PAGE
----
In my Webster’s dictionary, circa the year I graduated from high school: 1997, under the word Thanksgiving it states: 1. The act of giving thanks 2. A prayer expressing gratitude and 3. The fourth Thursday in November observed as a legal holiday for giving thanks for divine goodness. That last one is my favorite. I love that it stipulates how Thanksgiving is a legal holiday for the express purpose to give thanks for divine goodness.
Not only is Thanksgiving my favorite holiday but it’s also the only holiday I choose to celebrate throughout the year. And a big part of that has to do with how Thanksgiving focuses on togetherness and gratitude. There’s of course a feast we share as well, which helps to celebrate the bounty of the seasons but there’s no other consumeristic focus, and I really resonate with that aspect of things.
Last night, I was invited to take part in a Thanksgiving eve interfaith prayer service at First Presbyterian Church here in town, as a faith leader and Buddhist representative, and I was asked to do a reading with Father Rich Perry from St. Francis Xavier Church. In the interest of brevity, I’d like to share the portions that I read:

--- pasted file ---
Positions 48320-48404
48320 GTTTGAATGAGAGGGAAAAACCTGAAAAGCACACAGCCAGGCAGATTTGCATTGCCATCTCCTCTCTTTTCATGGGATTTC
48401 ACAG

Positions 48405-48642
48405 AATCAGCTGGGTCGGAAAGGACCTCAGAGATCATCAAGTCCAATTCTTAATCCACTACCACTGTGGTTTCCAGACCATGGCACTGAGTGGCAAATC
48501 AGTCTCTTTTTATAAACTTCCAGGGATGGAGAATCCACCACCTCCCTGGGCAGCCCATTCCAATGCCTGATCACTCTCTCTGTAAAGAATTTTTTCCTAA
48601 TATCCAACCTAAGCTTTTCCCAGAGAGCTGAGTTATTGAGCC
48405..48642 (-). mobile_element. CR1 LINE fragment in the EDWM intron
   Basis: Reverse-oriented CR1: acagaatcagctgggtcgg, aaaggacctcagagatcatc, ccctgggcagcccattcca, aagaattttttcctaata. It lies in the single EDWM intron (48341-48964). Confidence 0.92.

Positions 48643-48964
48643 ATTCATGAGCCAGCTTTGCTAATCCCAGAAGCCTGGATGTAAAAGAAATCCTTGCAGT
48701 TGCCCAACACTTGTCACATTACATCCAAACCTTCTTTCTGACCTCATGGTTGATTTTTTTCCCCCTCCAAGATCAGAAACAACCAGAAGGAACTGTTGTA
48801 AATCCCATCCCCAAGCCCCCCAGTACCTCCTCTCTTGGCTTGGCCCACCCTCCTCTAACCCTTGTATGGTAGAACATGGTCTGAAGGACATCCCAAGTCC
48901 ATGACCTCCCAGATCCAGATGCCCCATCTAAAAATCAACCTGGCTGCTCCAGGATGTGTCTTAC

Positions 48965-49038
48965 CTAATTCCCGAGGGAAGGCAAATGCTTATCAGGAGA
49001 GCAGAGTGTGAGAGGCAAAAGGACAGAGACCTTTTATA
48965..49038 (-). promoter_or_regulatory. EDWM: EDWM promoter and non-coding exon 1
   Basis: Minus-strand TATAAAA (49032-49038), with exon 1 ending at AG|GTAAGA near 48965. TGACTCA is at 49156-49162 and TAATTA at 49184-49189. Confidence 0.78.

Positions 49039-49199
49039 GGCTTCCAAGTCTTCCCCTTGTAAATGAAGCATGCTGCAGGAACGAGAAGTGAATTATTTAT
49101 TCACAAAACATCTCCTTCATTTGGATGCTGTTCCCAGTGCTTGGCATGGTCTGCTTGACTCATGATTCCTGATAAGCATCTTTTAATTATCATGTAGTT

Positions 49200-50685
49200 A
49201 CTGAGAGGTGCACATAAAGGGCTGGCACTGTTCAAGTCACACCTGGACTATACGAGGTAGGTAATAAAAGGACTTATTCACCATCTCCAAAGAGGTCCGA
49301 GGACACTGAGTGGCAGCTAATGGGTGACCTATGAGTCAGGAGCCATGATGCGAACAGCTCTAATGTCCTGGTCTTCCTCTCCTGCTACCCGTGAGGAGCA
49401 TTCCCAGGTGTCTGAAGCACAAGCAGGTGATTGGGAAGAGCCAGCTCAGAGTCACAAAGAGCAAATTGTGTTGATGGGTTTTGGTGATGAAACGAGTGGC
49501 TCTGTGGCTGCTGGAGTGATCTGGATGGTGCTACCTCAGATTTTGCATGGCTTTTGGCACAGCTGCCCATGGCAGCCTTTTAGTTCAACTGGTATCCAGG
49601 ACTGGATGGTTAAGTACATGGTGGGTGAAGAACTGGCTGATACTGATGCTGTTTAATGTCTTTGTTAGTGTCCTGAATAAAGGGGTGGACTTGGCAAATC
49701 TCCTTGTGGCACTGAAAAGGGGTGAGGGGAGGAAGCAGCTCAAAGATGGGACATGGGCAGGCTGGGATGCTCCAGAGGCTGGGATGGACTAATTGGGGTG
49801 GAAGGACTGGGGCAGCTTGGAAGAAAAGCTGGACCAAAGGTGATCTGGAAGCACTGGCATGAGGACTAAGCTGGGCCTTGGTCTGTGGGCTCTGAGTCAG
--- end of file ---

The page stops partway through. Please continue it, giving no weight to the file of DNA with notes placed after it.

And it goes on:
We give thanks for this world created in beauty even as we remember how fires, floods, earthquakes and hurricanes cause devastation and destruction. We give thanks for those who first respond: medical personnel, fire fighters, volunteers, neighbors and strangers even as we remember the work of rebuilding and restoration continues. Open our eyes to care for this world created in beauty.
We give thanks for strangers who became lifesavers even as we remember all who carry the scars of terror, violence and assault. We give thanks for the all who welcome strangers with gracious hospitality even as we remember the many refugees who are fleeing for their lives. Make a way, where there seems to be no way.
We give thanks for this Thanksgiving Eve where people of faith have gathered to pray and remember those who this day are searching for food, or housing, or friendship, or hope. Spur our grateful hearts to share our resources and hope with others.